The mainstream media inundate the American public on a daily basis with the coronavirus's death toll in flashy headlines in an attempt to criticize the Trump administration' response. While reporting on the increasing death toll daily, progressive and mainstream outlets make disingenuous comparisons to death tolls in past wars and catastrophes. MSNBC'S Morning Joe reported that the virus will "kill more Americans than were killed in Iraq, Afghanistan." Vox posted that "the coronavirus has now killed more people in the U.S. than the 9/11 terror attacks." The Washington Post, NPR, CNN, and many other outlets gleefully reported that the U.S. coronavirus death toll now exceeds U.S. losses in the Vietnam War.
The death toll and havoc wrought by the Chinese virus are no doubt real. However, media coverage of the virus intentionally lacks even a hint of perspective and aims to sow fear.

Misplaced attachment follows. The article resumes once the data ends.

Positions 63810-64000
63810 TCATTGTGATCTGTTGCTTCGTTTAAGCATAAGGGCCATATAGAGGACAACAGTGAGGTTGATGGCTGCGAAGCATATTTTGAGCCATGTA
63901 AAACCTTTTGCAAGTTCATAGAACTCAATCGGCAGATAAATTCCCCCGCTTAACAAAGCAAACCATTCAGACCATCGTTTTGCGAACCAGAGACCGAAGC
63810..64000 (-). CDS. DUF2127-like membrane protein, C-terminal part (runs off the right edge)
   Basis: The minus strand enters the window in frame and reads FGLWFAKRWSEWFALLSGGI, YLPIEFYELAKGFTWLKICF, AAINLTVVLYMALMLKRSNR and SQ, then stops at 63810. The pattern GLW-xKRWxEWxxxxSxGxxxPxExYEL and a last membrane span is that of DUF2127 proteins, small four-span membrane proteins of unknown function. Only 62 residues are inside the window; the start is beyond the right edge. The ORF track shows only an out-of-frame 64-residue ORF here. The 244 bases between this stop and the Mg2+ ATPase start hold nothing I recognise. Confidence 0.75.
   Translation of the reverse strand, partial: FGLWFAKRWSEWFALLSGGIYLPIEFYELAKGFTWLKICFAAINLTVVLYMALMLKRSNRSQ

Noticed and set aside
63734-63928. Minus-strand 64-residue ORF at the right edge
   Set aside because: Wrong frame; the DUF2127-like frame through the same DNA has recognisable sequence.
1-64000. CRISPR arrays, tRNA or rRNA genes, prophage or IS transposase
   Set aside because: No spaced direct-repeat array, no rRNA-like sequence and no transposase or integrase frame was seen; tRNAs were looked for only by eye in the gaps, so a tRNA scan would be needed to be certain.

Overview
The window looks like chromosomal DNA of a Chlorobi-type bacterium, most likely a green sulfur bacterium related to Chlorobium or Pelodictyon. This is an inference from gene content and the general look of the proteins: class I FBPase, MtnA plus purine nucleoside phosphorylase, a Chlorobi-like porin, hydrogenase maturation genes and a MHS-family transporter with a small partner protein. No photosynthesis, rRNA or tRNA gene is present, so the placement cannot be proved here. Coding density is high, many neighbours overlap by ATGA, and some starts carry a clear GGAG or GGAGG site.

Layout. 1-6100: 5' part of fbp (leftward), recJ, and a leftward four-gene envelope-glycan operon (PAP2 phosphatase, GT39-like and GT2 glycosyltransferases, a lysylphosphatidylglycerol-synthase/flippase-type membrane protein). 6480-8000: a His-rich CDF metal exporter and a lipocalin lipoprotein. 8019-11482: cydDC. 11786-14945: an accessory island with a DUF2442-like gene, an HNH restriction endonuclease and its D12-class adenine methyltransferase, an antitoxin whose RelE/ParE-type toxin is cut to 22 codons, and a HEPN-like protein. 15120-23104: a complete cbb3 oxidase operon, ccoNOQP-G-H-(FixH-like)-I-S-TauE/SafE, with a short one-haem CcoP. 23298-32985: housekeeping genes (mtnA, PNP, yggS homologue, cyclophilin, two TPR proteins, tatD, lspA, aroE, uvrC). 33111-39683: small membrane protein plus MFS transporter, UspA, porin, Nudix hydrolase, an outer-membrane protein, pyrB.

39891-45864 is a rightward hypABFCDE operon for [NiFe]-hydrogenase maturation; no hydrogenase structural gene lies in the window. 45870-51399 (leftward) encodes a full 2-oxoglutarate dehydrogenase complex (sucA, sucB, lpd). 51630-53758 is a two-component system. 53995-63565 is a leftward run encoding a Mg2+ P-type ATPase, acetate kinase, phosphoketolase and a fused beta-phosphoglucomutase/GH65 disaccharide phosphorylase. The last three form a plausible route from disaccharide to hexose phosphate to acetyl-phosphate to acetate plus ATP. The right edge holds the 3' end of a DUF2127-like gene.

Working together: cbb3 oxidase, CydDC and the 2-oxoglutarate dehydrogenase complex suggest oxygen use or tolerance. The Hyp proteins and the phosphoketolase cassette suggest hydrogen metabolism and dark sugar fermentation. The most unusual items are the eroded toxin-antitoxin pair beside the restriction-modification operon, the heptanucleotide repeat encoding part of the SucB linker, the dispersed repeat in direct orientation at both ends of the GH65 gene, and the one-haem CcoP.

In 1968, roughly 16,000 U.S. servicemembers died in Vietnam. That same year, the Hong Kong influenza (H3N2) caused the deaths of roughly 100,000 Americans. While undoubtedly a tragedy, the U.S. and state governments did not issue any stay at home orders, nor did they shut down the American economy. In 2018, 67,367 drug overdose deaths occurred in the United States. The media don't sensationalize and hype the annual overdose death toll, which exceeded the U.S. death toll of the entire Vietnam War. Since 2010, roughly 12,000–61,000 Americans die of the flu on a yearly basis. During that period, media coverage claiming that more Americans died of the flu than on 9/11 was nonexistent.
The fake news media are attempting to create a visual comparison to manipulate and confuse the American public. However, in life, perspective is necessary.
It must be asked: why are the media throwing all perspective out the window and hyping the death toll?